Why create an olfactory signature?

An olfactory marketing strategy is justified by 3 perspectives:

  • Customer loyalty through conscious or unconscious memorisation of the fragrance and the desire to buy that it can impart.
  • Capturing new clients to expand the company’s portfolio.
  • A competitive distinction that is inherent in the protection of the fragrance through its exclusivity contract for a 5-year period.

How to match a fragrance to a brand image?

The methodology used by Arthur Dupuy puts the client in the heart of the creative process by asking him about the story he would like to tell, the positioning he is looking for and the one he perceives. Three fragrance proposals are then made in response to the client’s initial brief. Once validated or not, and after possible modification, and then agreement, samples of these 3 olfactory pitches will be created and proposed to the customer who will ultimately decide which will be the most suitable. A crucial link exists between perfume and storytelling. It is also a moderator in internal management, for all the team members who actively participate in the creation of a fragrance and who love the history of perfume, which they will then, readily explain to their customers.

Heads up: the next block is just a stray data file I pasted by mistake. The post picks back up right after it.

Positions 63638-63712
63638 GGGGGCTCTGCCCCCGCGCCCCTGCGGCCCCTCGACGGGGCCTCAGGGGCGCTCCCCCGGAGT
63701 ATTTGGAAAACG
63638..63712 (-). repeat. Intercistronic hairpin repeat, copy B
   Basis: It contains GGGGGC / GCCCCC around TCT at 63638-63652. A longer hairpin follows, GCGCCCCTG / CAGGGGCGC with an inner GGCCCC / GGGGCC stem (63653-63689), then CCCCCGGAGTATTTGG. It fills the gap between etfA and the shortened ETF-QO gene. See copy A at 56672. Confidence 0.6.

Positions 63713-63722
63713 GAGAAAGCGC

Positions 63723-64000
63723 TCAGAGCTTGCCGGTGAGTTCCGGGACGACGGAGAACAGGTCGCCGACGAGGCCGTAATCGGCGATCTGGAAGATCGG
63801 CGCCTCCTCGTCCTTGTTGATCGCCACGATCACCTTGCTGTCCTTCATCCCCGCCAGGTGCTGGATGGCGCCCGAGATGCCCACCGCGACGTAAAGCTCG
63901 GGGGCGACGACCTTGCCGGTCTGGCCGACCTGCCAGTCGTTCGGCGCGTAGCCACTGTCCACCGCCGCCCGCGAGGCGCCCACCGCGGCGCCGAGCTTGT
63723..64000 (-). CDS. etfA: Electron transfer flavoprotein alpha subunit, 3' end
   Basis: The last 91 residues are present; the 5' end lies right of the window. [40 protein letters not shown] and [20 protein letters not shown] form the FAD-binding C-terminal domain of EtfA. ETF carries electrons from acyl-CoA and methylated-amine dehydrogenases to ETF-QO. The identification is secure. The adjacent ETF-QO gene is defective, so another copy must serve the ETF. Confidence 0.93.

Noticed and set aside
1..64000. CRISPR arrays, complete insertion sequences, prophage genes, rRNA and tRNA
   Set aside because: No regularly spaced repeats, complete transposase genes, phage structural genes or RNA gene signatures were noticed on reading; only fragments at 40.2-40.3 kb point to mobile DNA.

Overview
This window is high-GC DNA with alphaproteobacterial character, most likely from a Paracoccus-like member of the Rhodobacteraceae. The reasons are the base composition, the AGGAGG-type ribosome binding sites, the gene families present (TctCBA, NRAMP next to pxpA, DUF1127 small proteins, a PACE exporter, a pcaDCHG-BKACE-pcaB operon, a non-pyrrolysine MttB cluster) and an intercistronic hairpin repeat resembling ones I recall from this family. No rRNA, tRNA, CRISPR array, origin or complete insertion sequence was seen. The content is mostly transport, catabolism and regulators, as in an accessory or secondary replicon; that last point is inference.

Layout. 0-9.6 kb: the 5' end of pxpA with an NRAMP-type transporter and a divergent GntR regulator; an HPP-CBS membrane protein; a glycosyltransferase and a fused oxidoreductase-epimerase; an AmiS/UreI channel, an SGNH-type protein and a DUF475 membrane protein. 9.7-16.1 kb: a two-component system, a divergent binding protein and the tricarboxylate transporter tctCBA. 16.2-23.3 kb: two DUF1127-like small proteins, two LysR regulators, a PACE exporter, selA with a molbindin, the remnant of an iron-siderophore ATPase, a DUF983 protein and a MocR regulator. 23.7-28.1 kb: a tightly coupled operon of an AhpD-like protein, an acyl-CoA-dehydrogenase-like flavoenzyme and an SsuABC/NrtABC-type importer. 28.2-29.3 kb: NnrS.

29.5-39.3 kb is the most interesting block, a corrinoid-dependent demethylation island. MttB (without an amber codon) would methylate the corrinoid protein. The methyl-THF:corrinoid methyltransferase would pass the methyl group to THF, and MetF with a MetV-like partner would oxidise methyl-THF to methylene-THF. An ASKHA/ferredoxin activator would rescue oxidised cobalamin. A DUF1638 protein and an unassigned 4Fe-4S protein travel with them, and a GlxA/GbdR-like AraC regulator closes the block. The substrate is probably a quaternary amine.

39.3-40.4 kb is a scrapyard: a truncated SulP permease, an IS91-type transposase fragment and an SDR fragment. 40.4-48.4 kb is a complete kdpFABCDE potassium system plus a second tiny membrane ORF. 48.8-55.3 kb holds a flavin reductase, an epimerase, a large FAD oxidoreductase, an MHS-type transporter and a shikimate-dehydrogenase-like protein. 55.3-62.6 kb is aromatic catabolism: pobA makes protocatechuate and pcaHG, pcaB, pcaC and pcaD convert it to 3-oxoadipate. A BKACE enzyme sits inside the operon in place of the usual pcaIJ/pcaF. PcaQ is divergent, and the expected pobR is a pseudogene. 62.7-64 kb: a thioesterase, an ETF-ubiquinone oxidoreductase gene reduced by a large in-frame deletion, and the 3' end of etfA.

Case study: Sensory marketing in the Montpellier tramway.